Volkswagen Passat a fuelish family sedan
Mar 09, 2014 | 372 views | 0 0 comments | 5 5 recommendations | email to a friend | print
Don’t be fooled by the mild-looking exterior of the Volkswagen Passat sedan.

This mid-size four door comes with a solid, stable ride, European-style handling, exceptional back-seat legroom and superlative fuel economy.

In fact, the Passat differentiates itself well from other mid-size family sedans because it is one of the few sold in the United States that offers buyers a choice of gasoline or diesel engine and automatic or manual transmission.

With VW’s turbocharged diesel four cylinder and five-speed manual, the 2014 Passat ranks second best in fuel mileage among non-hybrid, non-electric sedans sold in the United States. The federal government ratings are an impressive 31 miles per gallon in city driving and 43 mpg on the highway for a combined travel range of nearly 600 miles on a single tank of diesel.

The numbers drop slightly to 30/40 mpg with VW’s Tiptronic automatic, but based on experience with a test Passat diesel Tiptronic, these results are achievable.

Indeed, a slightly modified 2014 diesel Passat, driven for maximum fuel mileage, set a Guinness World Record of nearly 78 mpg.

Plus, the 2014 Passat, like its 2012 and 2013 predecessors, earned top, five out of five stars overall in federal government crash tests.

The Passat also is a recommended buy of Consumer Reports magazine, which lists predicted reliability as average.

Buyers get to pick among several trim levels and engines — one of which uses diesel.

Note that while VW announced it is replacing the 2.5-liter, gasoline, five-cylinder engine that was in the Passat with a 1.8-liter, double overhead cam, turbocharged, gasoline four cylinder, buyers may still find 2.5L models on dealer lots.

Starting manufacturer’s suggested retail price, including destination charge, is $21,815 for a base, 2014 Passat S with the 170-horsepower, turbocharged, gasoline four cylinder and five-speed manual. The lowest starting retail price for a 2014 Passat S with the gasoline turbo four and six-speed Tiptronic automatic is $22,915.

Mileage ratings for the turbo four gasoline engine are 24 mpg in the city and 34 mpg to 35 mpg on the highway, depending on the transmission.

The 2014 Passat with the turbocharged diesel four cylinder, is pricier, in part, because it includes more standard equipment, such as rearview camera and heated front seats. Starting MSRP, including destination charge, is $27,495 for a 2014 Passat TDI SE manual and $29,495 with an automatic.

Competitors run the gamut from the top-selling car in America — the Toyota Camry — to the Chevrolet Malibu. Starting retail price for the base, 2014 Camry L with 170-horsepower, naturally aspirated, gasoline four cylinder and automatic transmission is $23,235. The base, 2014 Chevrolet Malibu LS with 196-horsepower, naturally aspirated, gasoline four cylinder and automatic transmission carries a starting MSRP, including destination charge, of $23,990.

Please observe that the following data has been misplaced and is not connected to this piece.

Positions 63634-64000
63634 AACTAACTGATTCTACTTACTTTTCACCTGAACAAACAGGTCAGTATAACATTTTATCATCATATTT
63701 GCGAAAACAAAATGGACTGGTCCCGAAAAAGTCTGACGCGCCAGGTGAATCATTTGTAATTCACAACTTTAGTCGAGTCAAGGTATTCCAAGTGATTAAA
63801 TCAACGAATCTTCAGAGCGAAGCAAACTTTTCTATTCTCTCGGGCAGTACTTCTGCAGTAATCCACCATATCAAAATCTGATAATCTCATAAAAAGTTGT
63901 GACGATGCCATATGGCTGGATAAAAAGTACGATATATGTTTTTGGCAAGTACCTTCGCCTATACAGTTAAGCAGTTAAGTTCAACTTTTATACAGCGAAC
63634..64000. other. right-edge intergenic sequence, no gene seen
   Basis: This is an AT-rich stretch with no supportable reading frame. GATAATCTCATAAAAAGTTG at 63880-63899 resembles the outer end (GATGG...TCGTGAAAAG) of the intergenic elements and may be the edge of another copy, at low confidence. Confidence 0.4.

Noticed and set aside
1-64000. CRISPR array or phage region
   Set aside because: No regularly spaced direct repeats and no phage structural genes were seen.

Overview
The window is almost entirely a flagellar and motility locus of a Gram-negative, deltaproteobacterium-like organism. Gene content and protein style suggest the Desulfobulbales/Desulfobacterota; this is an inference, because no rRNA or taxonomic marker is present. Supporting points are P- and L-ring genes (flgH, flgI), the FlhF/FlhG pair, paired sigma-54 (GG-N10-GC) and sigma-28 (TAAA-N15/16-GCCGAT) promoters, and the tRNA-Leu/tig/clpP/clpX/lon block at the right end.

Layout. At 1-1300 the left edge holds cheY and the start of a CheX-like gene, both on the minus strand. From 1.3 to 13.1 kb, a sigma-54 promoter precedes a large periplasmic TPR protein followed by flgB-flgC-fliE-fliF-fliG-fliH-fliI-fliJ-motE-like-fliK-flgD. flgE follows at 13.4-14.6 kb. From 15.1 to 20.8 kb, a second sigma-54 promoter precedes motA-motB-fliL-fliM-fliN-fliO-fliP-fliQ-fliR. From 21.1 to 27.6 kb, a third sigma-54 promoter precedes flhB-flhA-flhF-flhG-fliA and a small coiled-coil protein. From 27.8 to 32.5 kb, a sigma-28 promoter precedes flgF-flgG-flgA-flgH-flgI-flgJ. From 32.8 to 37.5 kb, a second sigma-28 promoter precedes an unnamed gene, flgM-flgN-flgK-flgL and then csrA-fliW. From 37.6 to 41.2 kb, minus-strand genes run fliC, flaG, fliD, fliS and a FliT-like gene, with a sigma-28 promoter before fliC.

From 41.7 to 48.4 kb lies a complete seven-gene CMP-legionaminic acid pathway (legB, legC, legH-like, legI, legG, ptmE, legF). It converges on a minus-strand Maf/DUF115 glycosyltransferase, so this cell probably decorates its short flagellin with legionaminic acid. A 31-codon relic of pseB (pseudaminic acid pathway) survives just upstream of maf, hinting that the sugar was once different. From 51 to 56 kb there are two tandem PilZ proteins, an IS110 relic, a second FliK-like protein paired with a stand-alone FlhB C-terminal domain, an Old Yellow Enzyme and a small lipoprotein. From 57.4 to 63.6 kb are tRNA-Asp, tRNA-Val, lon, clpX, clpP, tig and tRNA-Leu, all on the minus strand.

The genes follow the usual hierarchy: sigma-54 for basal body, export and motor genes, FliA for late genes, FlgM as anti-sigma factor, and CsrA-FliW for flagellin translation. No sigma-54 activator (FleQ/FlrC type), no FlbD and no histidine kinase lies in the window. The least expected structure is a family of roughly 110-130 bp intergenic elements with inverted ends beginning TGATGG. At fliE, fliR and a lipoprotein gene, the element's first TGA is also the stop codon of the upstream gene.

Neither the 2014 Camry nor Malibu offers manual transmissions or diesel engines.

The Passat is styled on the outside cleanly and pleasantly. But no one gave the test car a second look. Some observers said the car, an upscale SEL Premium model, looked a bit plain, despite though the sticker price of more than $34,000.

Inside, the Passat exhibited VW functionality and a back seat with 39.1 inches of legroom — more than a 2014 Honda Accord and the larger Ford Taurus.

Buttons and knobs were well laid out in the Passat and had good tactile feel. The dashboard had a no-nonsense, horizontal appearance, even with a display screen in the middle.

But an enthusiast driver will enjoy the thick-all-the-way-around steering wheel, the properly positioned foot rest for the driver’s left foot and the supportive, adjustable driver’s seat.

The tester had a bonus: A 400-watt Fender premium audio system.

The typical diesel engine clatter came through at startup, acceleration and when the car was sitting idle at stoplights. It’s noticeable to people who are standing outside the car, too.

But the Passat seems to minimize road and wind noise.

The car rode stably and a bit firmly so passengers felt some vibrations as the car traveled over sunken manhole covers and broken pavement.

But the test Passat did not drive like the large, 16-foot-long car that it is. Rather, the sedan remained buttoned down to the road during abrupt, emergency maneuvers and drove easily in normal circumstances. It also managed mountain twisty roads with composure.

Speed can be deceptive. Several times, the test car was at 50 miles per hour without the driver noticing.

The Passat TDI tester had the 2-liter, double overhead cam, turbocharged, diesel four cylinder with direct injection. While horsepower of 140 is less than that of the Camry and Malibu and many other mid-size sedans, the Passat’s torque, or low-end “oomph,” is palpable and satisfying.

Fully 236 foot-pounds of torque comes on at 1,750 rpm, so a driver can scoot around obstacles and accelerate into traffic from a stop with impressive power.

In comparison, the peak torque in a 2014 Camry with four cylinder is 170 foot-pounds at a high 4,700 rpm. It’s 248 foot-pounds, also at 4,700 rpm, in a Camry with V-6.

Even with spirited driving, the test Passat averaged 35 mpg in combined city/highway travel, which translated into a generous 647-mile range on a single tank.

At today’s $4 average for a gallon of diesel, filling the Passat’s 18.5-gallon tank can cost nearly $75.

A few nits in the test car: While rear doors are long and have sizable openings, the windows go down only about halfway. And the middle person in the back seat has to straddle a sizable hump in the floor.

The Passat has only six air bags, while the Camry comes with 10.